KDE stands for K Desktop Environment. KDE runs on any Unix operating system, including Linux. All of the source code for KDE is licensed under the terms of the GNU General Public License, which means that anyone can access and change KDE to suit specific purposes. KDE comes packaged with most Linux distributions and includes standardized menus, toolbars, and color schemes, as well as a complete help system, networking tools, graphics and multimedia applications, and a complete office productivity solution, and dozens of other software tools. The entire KDE project is supported by the free software development community and is provided to Linux users at no cost.

GNOME (pronounced guh-NOME), the GNU Network Object Model Environment, is another ubiquitous GUI or desktop environment for Linux. It is also licensed under the terms of the GNU General Public License, which means it is freely available, along with the source code, for use on any Unix-based operating system. GNOME comes packaged with just about every Linux distribution. It is a part of the GNU project, which created the GNU operating system, parts of which are included with all standard Linux distributions.

Like KDE, the GNOME desktop environment includes more than just toolbars, icons and menus. Help files, networking tools, games, and productivity applications like GNOME Office round out the free software offering.

Other GUIs that work with Linux include:

XPDE desktop environment - "tries to make it easier for Windows XP users to use a Linux box."

Xfce - "lightweight desktop environment for various *NIX systems. Designed for productivity, it loads and executes applications fast, while conserving system resources."

Enlightenment - "advanced graphical libraries, tools, and environments."

IceWM - "The goal of IceWM is speed, simplicity, and not getting in the user's way."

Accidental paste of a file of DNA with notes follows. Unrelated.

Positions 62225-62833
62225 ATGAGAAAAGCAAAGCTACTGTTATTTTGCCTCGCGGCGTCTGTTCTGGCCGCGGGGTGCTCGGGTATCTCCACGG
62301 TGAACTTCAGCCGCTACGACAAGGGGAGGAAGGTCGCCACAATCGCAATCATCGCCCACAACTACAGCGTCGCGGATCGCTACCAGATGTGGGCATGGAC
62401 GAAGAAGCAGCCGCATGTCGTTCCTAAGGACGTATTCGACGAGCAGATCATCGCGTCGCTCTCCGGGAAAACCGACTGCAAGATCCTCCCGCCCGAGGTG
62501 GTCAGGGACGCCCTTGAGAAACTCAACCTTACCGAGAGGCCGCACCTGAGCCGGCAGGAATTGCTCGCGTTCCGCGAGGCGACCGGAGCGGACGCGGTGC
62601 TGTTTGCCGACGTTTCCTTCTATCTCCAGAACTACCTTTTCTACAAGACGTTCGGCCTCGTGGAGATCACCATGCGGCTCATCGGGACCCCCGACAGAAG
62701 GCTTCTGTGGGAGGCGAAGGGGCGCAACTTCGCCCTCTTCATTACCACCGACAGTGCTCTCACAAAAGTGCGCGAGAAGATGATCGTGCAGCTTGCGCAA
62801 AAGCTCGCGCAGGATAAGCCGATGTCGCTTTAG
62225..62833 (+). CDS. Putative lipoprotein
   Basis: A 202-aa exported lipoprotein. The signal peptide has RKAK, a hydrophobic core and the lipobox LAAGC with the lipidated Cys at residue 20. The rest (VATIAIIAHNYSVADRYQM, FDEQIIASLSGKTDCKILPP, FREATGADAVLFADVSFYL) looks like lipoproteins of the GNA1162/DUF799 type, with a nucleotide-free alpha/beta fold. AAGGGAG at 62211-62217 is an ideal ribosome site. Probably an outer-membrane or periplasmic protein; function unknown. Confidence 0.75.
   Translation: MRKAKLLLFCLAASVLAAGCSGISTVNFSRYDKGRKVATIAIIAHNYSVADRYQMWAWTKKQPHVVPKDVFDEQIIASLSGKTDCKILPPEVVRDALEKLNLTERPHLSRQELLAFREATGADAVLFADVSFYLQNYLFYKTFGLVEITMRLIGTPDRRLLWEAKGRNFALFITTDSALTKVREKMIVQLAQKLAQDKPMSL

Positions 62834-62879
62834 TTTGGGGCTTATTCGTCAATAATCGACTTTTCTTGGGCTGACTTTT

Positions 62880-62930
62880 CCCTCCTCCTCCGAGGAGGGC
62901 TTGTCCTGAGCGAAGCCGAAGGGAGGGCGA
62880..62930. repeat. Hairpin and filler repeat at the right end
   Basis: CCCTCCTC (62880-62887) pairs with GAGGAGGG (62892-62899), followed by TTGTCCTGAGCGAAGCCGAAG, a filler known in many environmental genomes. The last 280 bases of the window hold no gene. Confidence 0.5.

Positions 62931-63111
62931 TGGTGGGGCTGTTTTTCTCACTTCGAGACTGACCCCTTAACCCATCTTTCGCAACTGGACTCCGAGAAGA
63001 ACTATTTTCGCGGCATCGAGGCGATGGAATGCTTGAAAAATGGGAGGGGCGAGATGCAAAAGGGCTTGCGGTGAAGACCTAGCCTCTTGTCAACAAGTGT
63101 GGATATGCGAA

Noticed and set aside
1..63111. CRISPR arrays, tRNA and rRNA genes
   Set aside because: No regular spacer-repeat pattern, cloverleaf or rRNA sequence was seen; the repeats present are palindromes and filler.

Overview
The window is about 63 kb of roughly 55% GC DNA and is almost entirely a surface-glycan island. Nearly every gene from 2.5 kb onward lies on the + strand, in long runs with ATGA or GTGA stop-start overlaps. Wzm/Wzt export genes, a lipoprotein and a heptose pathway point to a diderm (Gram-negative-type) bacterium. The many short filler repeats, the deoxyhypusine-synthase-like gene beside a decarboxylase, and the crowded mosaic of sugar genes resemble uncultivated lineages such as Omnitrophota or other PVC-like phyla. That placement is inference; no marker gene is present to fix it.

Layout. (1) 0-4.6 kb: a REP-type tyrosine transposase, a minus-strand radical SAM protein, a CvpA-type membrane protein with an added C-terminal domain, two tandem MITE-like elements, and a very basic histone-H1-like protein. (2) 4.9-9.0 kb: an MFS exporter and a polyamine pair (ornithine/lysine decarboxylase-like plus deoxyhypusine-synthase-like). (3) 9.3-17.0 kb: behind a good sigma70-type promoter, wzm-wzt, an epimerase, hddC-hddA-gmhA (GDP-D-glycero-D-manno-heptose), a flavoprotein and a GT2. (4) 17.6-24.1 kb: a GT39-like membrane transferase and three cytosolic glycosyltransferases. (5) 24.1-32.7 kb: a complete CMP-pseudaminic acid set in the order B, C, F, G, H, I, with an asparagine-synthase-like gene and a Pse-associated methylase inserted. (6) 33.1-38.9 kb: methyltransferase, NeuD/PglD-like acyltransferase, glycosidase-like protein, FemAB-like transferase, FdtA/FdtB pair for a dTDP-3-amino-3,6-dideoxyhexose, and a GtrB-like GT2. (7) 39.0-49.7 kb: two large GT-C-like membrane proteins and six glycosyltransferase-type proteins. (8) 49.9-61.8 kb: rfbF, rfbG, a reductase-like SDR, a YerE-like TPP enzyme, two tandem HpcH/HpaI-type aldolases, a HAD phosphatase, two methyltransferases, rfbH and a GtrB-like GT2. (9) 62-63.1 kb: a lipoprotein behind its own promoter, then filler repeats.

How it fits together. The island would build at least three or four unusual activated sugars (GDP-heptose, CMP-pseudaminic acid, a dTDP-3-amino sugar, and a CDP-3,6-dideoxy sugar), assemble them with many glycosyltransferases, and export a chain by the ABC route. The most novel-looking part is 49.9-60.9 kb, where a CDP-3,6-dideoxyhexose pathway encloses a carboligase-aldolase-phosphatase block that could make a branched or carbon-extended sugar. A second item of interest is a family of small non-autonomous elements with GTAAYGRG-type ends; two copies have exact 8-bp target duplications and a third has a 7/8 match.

Blackbox - "Blackbox is the fast, lightweight window manager for the X Window System you have been looking for, without all those annoying library dependencies."

Window Maker - "Window Maker is an X11 window manager originally designed to provide integration support for the GNUstep Desktop Environment."

FluxBox - "A fast compact window manager based on the Blackbox, but offering more features."
The command line

One thing all the desktop environments have in common is that they let users access Linux commands; you don't have to use a mouse to perform every operation. It may be faster and easier to perform some operations by typing in one or more commands, as users used to have to do on PCs under DOS 20 years ago.

Each desktop environment has a different way to get to a command prompt. Often, you'll open a window that lets you type commands. In GNOME, that application is called GNOME Terminal; in KDE, it's Konsole.

We've prepared a brief introduction to the command line. A good site for further learning is

Desktop applications

Like any operating system, Linux supports a wide range of desktop applications. Typical programs include those for email, office software, playing music and video, personal information management, network communications such as instant messaging and Internet Relay Chat, and file sharing.


Linux is no stranger to gaming. Linux distributions almost always include games; the GNOME Games package, for example, features 16 arcade and puzzle games, and the KDE Games Center includes games from the arcade, board, card, dice, logic, strategy, and toy genres. If the distributions don't contain what you're looking for, you can turn to commercial sites such as Linux Game Publishing and Tux Games, or you can buy games directly from small companies, independent publishers, and bedroom coders. If games designed for Microsoft Windows or home gaming systems are what you're after, several available emulators may be able to help. For more information on the numerous games available to Linux users and how to obtain them, see Enjoying games with GNU/Linux.